Information systems professor keeps abreast of – and contributes to – research

Dr. Xiaotong Li

Dr. Xiaotong Li is not unaware that game theorists like him have won more than ten Nobel Prizes in Economics over the last 20 years. But the associate professor of Information Systems has set a much more modest goal for his research into the field. "I just do it for intellectual curiosity," he says. "This is a mainstream theory, so mainly I wanted to contribute to it, even if it's a very minor contribution."

Thus far, however, his contribution has been far from minor. Since arriving at UAH in 2001 Dr. Li has published a dozen journal articles and has two more in press: "Relational Contracts, Growth Options and Heterogeneous Beliefs: A Game-Theoretic Perspective on IT Outsourcing," in the Journal of Management Information Systems and "Externalities, Incentives and Strategic Complementarities: Understanding Herd Behavior in IT Adoption," in Information Systems and e-Business Management.

He's also been able to apply game theory to several new business contexts using "a relatively new theoretical development – behavioral game theory," he says. Unlike game theory, which assumes everyone is perfectly rational, behavioral game theory incorporates behavioral anomalies such as overconfidence, loss aversion, myopia, and a wealth of other psychological and sociological factors to understand strategic decision-making.


UAH student Joshua Blackburn's goal: raise funds, replenish supplies at tornado-damaged South Lincoln Elementary School

Lincoln County tornado

About one thousand dollars each. That's what South Lincoln Elementary School (Lincoln County Tennessee) teachers lost in educational supplies and materials on Monday, April 28, when an F-3 tornado hit the school causing significant damage.

And, while it may not seem like a lot of money to most people, "teachers spend more than $1,000 at a minimum on stocking their classrooms with supplies, books, tables, bookcases, decorations, and educational tools," said Joshua Blackburn, a junior education student at UAH. "It truly is a small fortune that teachers pay out of their own pockets to give our children the education they deserve. In addition to the educational supplies, teachers lost valuable lesson plans, that required hours of individual research time developed over the course of their teaching careers."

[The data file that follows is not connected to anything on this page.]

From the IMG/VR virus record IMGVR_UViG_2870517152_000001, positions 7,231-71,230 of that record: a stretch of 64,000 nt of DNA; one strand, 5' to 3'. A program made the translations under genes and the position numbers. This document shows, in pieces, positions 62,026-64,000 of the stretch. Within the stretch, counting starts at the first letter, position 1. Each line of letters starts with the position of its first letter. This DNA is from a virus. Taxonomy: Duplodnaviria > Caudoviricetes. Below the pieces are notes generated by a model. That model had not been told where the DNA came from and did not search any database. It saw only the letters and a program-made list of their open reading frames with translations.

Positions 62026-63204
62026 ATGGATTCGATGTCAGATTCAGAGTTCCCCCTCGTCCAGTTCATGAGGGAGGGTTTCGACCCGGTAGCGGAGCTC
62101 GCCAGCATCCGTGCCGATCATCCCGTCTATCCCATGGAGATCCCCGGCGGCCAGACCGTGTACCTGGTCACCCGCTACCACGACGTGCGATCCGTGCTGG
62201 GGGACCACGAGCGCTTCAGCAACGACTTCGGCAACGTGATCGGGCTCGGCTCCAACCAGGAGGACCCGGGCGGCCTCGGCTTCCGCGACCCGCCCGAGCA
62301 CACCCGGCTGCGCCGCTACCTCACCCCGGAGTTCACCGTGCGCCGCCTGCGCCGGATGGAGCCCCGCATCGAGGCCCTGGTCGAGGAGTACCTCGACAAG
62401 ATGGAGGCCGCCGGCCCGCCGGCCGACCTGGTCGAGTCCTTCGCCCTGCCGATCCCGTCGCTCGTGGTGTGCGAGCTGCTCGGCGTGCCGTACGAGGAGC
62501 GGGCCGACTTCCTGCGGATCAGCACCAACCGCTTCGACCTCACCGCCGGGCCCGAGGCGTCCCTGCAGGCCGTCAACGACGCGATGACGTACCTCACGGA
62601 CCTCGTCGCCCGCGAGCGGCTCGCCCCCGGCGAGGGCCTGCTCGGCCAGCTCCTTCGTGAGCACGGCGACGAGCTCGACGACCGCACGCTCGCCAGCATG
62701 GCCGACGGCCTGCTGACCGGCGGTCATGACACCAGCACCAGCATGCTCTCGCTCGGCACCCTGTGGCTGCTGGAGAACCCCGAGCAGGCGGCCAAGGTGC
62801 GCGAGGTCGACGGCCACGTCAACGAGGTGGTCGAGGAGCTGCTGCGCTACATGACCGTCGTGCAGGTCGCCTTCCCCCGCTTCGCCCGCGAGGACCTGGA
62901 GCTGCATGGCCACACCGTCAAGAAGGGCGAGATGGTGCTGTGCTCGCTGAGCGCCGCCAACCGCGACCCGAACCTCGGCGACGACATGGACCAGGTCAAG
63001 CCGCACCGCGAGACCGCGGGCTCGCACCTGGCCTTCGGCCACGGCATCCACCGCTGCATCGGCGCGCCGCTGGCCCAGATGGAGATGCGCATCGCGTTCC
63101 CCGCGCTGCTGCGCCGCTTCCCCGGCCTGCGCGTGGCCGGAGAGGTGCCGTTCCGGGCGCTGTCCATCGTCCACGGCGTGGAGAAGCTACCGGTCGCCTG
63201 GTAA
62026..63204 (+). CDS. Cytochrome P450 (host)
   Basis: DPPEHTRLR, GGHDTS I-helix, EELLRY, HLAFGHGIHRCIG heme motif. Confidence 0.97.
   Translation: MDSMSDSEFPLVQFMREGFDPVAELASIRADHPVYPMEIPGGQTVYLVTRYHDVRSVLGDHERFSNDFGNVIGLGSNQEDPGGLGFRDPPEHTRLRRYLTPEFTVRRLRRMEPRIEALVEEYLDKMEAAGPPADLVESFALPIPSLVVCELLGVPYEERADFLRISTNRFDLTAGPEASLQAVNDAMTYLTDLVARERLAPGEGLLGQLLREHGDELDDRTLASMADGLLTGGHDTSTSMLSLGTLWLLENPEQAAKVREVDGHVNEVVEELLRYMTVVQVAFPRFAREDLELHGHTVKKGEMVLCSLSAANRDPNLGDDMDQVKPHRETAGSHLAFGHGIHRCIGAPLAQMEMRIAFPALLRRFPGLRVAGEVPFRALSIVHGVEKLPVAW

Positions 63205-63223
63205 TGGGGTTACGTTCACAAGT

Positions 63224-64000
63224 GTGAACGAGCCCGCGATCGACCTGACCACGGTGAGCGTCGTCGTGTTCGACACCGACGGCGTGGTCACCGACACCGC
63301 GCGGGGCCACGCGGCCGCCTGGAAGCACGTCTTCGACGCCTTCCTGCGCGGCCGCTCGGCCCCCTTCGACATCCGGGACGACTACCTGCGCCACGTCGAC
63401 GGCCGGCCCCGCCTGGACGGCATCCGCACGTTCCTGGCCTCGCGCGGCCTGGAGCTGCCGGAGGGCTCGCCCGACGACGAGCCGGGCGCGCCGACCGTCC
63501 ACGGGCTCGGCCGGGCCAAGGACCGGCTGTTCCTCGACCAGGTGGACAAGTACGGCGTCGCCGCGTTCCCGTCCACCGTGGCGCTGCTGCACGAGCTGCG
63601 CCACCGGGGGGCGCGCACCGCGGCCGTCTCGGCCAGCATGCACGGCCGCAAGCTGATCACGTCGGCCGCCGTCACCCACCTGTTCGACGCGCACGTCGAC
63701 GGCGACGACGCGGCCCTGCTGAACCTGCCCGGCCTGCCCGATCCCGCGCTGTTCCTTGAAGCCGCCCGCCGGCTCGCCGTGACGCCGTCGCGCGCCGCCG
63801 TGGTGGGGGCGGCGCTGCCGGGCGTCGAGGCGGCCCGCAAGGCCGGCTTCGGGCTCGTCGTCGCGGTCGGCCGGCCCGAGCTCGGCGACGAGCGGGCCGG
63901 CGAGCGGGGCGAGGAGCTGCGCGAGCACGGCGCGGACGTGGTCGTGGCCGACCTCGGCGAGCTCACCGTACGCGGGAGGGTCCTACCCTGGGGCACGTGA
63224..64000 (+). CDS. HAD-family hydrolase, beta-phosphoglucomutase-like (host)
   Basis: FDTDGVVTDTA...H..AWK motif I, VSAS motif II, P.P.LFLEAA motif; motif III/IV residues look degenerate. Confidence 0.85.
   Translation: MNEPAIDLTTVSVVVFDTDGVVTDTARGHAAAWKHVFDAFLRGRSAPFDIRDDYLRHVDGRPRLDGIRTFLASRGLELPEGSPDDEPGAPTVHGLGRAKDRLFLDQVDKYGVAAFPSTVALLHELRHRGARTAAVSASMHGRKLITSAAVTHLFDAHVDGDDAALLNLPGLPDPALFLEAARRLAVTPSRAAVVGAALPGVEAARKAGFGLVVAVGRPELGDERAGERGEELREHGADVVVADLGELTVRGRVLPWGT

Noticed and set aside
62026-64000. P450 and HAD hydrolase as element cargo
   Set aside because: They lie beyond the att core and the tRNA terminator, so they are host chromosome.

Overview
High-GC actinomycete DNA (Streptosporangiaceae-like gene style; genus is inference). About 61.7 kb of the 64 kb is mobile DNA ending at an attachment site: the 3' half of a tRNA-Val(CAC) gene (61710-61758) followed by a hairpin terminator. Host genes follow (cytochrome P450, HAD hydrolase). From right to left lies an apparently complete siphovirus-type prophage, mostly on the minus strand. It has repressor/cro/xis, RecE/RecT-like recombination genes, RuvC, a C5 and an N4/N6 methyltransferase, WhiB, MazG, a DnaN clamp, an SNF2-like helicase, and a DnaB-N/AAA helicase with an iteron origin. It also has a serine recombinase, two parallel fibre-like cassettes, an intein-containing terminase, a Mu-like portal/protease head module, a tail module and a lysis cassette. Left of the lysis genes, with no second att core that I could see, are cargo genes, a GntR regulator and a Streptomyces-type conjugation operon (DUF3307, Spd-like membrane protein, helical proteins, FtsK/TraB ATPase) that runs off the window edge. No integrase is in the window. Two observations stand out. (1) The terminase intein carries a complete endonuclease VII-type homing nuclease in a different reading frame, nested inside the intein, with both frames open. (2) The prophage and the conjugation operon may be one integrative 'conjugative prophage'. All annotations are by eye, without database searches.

There’s no place like home for one UAH student

Abtin Iranmanesh

It takes some longer than others to figure out where they're supposed to be. That was certainly the case for Abtin Iranmanesh, who after more than decade away has finally returned to his hometown to earn a bachelor's degree in biology from UAH.

Iranmanesh's journey began after graduating from Bob Jones High School in 2000, when he headed north to attend Vanderbilt University. "Like many young people, I was excited to become a collegiate athlete, move away from home, and be fully independent," he says. Once there, he earned both a bachelor's degree in economics and a master's degree in organizational leadership.

Shortly thereafter, he accepted a competitive position at a boutique investment bank in California. Yet in spite the material reward he received in return for working 50- to 100-hour weeks, he realized it wasn't a field that suited him. "I saw the lifestyle of my bosses and I didn't want that lifestyle," he says. "I wanted to do something that would have a direct impact in the community and improve the well-being of others."


Syrian student makes UAH his second home


Ali Darwish hasn't spoken to his father for more than a few precious minutes over the last two months, but it's not for want of trying. Because while Darwish is here in the U.S., pursuing his Ph.D. in computer engineering from UAH, his father is thousands of miles away in Syria, where civil war has raged for the last three years.

"I just want to make sure he's safe, but there are no phone lines because of the situation," says Darwish, explaining that his family had only just moved back to their hometown of Aleppo when the war began. Eventually his mother was able to find refuge in Istanbul, staying with her brother; his father, however, refused to leave.

"He says, 'I was born here, I am going to die here.' And most Syrians think the same way," says Darwish. But as the fighting gets worse, it becomes harder and harder for those who remain. Like many other Syrians, his father is no longer able to work as a civil engineer and has lost "almost everything" in the war.


UAH's Delois Smith, Daylan Woodall presentation wins high praise at national conference on race and ethnicity


UAH's chief diversity officer, Delois H. Smith, recently gave a presentation at the 27th Annual National Conference on Race and Ethnicity in American Higher Education (NCORE).

Smith, who serves as the UAH vice president for Diversity, and co-presenters Daylan Woodall, a UAH admissions counselor; and C. Nichole Thompson, assistant director, of the Office of Accountability and Advocacy, Auburn University Montgomery, presented the session "Being The Only One: Understanding the Intricacies and Pressures of Often Being the Sole Minority in a Majority Culture." The session drew a standing-room only crowd at the NCORE conference, held in Indianapolis, Ind., May 27-31.